People believed to be police on Tuesday evening picked up a woman in Lugogo who is said to have witnessed the weekend shooting of Kenneth Akena, who later died at the city’s Norvik Hospital.
Her colleague who operates nearby told this newspaper, on condition of anonymity, that the elderly roasted maize vendor, known by her pet name Mama Namanda, was arrested on Tuesday evening and had not been seen again at her workplace by yesterday, sparking fears about her whereabouts or fate.
“The police came and talked to her and returned in the evening and took her away,” the source said, declining to discuss the matter further for fear of being picked up by security agents.
Daily Monitor spoke to boda-boda riders near the scene of crime at Lugogo on Monday. They said this female vendor told them she had witnessed the entire exchange between Akena and his killer.
Mr Emilian Kayima, the spokesman for Kampala Metropolitan Police, first said last night that he could neither confirm nor deny whether the woman, the likely principal witness, had been arrested. But later, Mr Kayima called Daily Monitor to say that “we do not have any woman arrested. There was a man claiming to have information and I suspect he is the one going to media houses saying we have arrested that woman.”
As fear and suspicion engulfs this tragedy, it seems that the police have now placed a man, who sells fruits nearby but is believed to have information about the shooting, under surveillance. Detectives contacted him more than once yesterday.
Police also secured a court order and yesterday contacted mobile telecommunication companies to provide records of telephone calls made from or received by Mathew Kanyamunyu, the prime suspect now under police custody together with his girlfriend Cynthia Munwangari since Sunday.
In Kitgum, late Akena’s father, Eng Francis Omona spoke out about his son’s death, calling it “brutal and devastating”.
“We are asking the government to ensure the rule of law; the law must take its course, we shall not demand for anything more than that,” he said.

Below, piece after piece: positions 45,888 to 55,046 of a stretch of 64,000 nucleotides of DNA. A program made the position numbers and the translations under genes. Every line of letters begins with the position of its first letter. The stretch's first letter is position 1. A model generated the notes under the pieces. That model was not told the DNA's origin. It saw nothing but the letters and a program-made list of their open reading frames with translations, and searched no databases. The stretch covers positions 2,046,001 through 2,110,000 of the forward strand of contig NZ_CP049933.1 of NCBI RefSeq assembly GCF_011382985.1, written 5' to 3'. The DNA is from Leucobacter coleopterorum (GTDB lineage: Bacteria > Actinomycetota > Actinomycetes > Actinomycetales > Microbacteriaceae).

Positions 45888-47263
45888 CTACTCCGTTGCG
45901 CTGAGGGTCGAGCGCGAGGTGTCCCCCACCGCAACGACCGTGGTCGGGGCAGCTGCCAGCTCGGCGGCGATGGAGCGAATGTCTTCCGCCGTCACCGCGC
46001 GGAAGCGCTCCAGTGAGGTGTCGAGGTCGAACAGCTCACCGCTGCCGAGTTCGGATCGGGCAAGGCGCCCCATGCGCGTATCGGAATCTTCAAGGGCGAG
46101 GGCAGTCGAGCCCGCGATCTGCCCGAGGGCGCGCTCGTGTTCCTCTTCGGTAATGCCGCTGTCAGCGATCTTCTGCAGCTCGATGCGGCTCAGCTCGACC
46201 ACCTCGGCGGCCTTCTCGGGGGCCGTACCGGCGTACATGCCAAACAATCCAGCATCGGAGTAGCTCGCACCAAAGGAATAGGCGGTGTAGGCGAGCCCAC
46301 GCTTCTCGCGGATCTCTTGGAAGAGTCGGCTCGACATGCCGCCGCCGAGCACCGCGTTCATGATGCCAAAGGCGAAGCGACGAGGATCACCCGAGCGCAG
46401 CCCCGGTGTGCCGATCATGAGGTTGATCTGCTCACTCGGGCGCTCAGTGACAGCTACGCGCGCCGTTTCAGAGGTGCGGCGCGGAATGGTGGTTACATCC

He said the investigating authorities should ensure that there is no manipulation, must come to the real truth and find out who really did it, and why he did it.
“If we receive the results of the investigation that is convincing, that will bring happiness but if it’s manipulated then we shall say Uganda is doomed,” he said.
Mr Omona described his deceased son as a “humourous” person who used to interact well with other people.
But there is no humour hanging in the air over the places where Akena spent his last minutes on earth. That happy emotion has been replaced by naked fear in those who could otherwise shed more light on the crime.
Victoria University Healthcare Centre officials declined to speak to Daily Monitor about what transpired on the evening the dying Akena was brought in for treatment. Instead, Dr Lukoma, the chief medical officer at the hospital, who our sources say was the doctor on duty that day, refused to say anything.
“We told the police everything and we recorded a statement. Ask (police) what happened,” the tense-looking doctor said as he hurried past our reporter at the hospital yesterday.
Attempts to get further information from the hospital staff provoked Dr Lukoma who came out of his office and warned that if our reporter did not vacate the premises within five minutes, he would call security to arrest him.
According to sources at the hospital, Akena never received any treatment there. The hospital refused to take him in because they did not have the necessary manpower to handle his case seeing that there was only one doctor on duty.